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Route 66: can remote working put two-thirds of us back on the road to engaged employment?

Pre-pandemic, 66% of the world’s workforce weren’t engaged in their jobs – Chris Ross examines how the rush to remote working has impacted employee engagement

Someone once told me that ‘company culture is what happens when the boss isn’t in the office’. It’s a great definition.

But what happens when the office is suddenly the spare room, the kitchen table or the lounge you’re sharing with a screaming toddler? The boss will never be there, but despite the comfort of familiar surrounds, your whole working experience (and probably your domestic life too) will be shaped by your company’s culture. How very weird. But how very now.

In the new virtual reality, remote working has gone from being a much-cherished perk to a potential horror show. The quality of your experience will largely depend on the calibre of the engagement  provided by your employer. Good or bad, employee engagement determines how happy, motivated and productive we are – and how likely we are to deliver great work that drives commercial success. It has always mattered, but now it matters more than ever.

The pandemic is shining a bright light on companies’ employee engagement strategies and highlighting the fault lines in culture that were there long before the pandemic struck – and have always silently simmered ‘when the boss isn’t in the office’. The question is: has COVID rewritten the rulebook, or do the same old principles simply need to be reapplied to suit employee engagement in the virtual age?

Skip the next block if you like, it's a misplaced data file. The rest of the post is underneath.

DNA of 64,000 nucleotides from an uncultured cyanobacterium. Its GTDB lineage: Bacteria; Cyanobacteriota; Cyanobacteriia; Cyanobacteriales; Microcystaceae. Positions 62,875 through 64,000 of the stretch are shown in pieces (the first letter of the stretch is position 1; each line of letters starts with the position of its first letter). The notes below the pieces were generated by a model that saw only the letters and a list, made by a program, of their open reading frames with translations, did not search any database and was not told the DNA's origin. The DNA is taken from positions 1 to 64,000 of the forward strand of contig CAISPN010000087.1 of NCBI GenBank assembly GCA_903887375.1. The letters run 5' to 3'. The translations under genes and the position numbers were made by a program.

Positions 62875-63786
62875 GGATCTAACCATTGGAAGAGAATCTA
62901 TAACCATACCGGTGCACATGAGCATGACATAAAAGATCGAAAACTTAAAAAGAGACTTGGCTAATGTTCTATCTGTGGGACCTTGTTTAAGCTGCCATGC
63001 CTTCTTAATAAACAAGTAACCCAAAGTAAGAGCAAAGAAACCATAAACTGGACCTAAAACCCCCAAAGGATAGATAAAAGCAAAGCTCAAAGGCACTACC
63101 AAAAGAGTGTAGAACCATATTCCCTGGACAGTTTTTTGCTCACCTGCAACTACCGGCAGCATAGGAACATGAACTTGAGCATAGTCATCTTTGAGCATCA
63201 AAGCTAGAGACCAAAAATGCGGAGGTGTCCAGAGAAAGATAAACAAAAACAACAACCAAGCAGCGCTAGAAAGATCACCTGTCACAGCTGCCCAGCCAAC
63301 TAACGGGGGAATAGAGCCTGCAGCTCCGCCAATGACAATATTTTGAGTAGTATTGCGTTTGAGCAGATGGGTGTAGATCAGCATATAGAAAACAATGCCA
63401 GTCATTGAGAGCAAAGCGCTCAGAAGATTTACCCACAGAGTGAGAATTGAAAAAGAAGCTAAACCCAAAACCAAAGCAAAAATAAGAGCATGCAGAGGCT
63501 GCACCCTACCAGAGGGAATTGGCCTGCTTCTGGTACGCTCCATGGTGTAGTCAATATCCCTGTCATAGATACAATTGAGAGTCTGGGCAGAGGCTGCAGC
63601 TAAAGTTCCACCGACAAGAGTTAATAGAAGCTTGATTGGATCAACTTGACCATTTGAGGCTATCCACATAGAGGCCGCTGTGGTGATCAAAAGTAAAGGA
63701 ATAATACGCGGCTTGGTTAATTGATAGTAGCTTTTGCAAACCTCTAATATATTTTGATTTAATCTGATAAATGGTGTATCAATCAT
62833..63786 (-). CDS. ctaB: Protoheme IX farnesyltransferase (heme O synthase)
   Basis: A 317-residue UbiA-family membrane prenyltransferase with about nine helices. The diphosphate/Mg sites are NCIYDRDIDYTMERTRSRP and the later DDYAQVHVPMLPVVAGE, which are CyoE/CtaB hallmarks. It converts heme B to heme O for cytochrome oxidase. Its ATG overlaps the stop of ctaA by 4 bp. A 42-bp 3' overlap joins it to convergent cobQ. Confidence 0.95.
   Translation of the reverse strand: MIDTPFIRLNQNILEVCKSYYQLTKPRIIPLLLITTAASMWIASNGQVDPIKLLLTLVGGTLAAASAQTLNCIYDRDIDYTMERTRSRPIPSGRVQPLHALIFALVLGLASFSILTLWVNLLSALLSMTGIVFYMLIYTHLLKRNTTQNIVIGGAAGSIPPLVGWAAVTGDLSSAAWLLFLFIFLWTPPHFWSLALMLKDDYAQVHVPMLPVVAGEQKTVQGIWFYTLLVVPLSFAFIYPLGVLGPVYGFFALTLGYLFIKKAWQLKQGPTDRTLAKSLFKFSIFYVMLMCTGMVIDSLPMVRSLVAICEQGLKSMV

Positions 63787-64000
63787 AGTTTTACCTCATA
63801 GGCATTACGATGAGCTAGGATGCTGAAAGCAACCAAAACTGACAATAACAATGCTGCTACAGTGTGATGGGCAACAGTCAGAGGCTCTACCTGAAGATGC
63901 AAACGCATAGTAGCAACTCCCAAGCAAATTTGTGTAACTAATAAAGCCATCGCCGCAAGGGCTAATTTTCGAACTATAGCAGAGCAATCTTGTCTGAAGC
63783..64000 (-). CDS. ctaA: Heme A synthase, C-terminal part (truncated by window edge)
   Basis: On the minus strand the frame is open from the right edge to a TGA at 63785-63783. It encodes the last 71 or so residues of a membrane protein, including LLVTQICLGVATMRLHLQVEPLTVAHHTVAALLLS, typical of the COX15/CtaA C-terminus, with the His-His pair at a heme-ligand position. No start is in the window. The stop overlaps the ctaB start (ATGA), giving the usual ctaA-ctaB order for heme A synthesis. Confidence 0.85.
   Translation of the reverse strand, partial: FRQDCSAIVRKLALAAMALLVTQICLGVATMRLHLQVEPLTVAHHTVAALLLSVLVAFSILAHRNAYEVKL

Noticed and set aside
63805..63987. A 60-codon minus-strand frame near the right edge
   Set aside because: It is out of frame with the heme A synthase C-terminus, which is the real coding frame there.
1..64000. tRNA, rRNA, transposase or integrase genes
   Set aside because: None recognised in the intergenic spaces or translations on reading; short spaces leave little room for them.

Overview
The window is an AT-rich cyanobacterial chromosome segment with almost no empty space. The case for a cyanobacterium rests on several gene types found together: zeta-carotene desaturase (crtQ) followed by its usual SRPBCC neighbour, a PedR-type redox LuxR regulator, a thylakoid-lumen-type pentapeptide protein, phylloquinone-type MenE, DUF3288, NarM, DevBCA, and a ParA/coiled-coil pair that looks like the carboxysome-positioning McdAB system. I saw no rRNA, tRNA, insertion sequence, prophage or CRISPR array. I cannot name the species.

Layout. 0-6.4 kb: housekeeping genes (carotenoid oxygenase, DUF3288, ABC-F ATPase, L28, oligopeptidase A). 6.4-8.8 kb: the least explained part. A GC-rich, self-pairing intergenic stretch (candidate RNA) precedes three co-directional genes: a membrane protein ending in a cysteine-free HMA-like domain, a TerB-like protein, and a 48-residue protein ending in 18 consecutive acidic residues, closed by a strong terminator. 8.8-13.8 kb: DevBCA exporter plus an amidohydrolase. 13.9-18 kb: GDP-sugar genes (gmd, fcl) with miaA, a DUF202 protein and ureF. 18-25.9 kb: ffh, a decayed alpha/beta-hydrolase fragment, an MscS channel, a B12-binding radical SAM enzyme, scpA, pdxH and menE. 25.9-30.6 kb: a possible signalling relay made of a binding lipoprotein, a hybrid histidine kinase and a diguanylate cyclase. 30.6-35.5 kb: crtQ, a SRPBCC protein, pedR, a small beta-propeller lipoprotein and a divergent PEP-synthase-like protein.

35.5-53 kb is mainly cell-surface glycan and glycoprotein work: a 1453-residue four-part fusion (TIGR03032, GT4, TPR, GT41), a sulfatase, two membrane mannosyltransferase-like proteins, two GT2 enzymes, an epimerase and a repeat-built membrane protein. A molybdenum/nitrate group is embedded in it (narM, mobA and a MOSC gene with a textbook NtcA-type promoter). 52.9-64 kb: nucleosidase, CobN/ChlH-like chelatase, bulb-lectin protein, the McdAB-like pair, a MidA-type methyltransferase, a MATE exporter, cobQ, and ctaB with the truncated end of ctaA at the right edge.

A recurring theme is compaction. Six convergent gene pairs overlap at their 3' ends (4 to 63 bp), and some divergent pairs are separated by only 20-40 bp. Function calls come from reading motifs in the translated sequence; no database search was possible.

First, let’s examine the before and after. The most recent State of the Global Workplace Report from Gallup, published in May 2019, paints a bleak picture of employee engagement. Pre-pandemic, just 15% of employees worldwide were ‘engaged
in their jobs’, with 66% ‘not engaged’ and 18% ‘actively disengaged’. The numbers read like an old school report: employers could do better.

The price of failure is high. Gallup claims that disengaged workers have 37% higher absenteeism, 18% lower productivity and 15% lower profitability. All told, the most disengaged workers cost their employers 34% of their annual salary. That’s a lot of wasted resources.

Conversely, engaged employees are invested in their company’s vision, commit wholeheartedly to achieving their objectives and seek responsibility beyond their job description. Moreover, they add value to the bottom line and are more likely to emerge as future leaders. Employee engagement pays.

But engagement is a two-way street; sure, the best workers will have the right attitude, but in return we expect respect, opportunity, trust and reward. And when we don’t get it – or when we don’t feel supported (or heard) in times of challenge or change – our working relationships can quickly go sour. We’ve all been there. And if Gallup’s figures are anywhere near accurate, it sounds like many of us still are.

Remote control

So has the COVID-inspired rush to remote working moved the dial? Maybe. But it’s opened a whole can of worms too. A recent survey from McKinsey reveals that most companies did ‘a solid job’ in addressing employees’ basic needs during lockdown, but suggests that as we move beyond lockdown, those needs will change.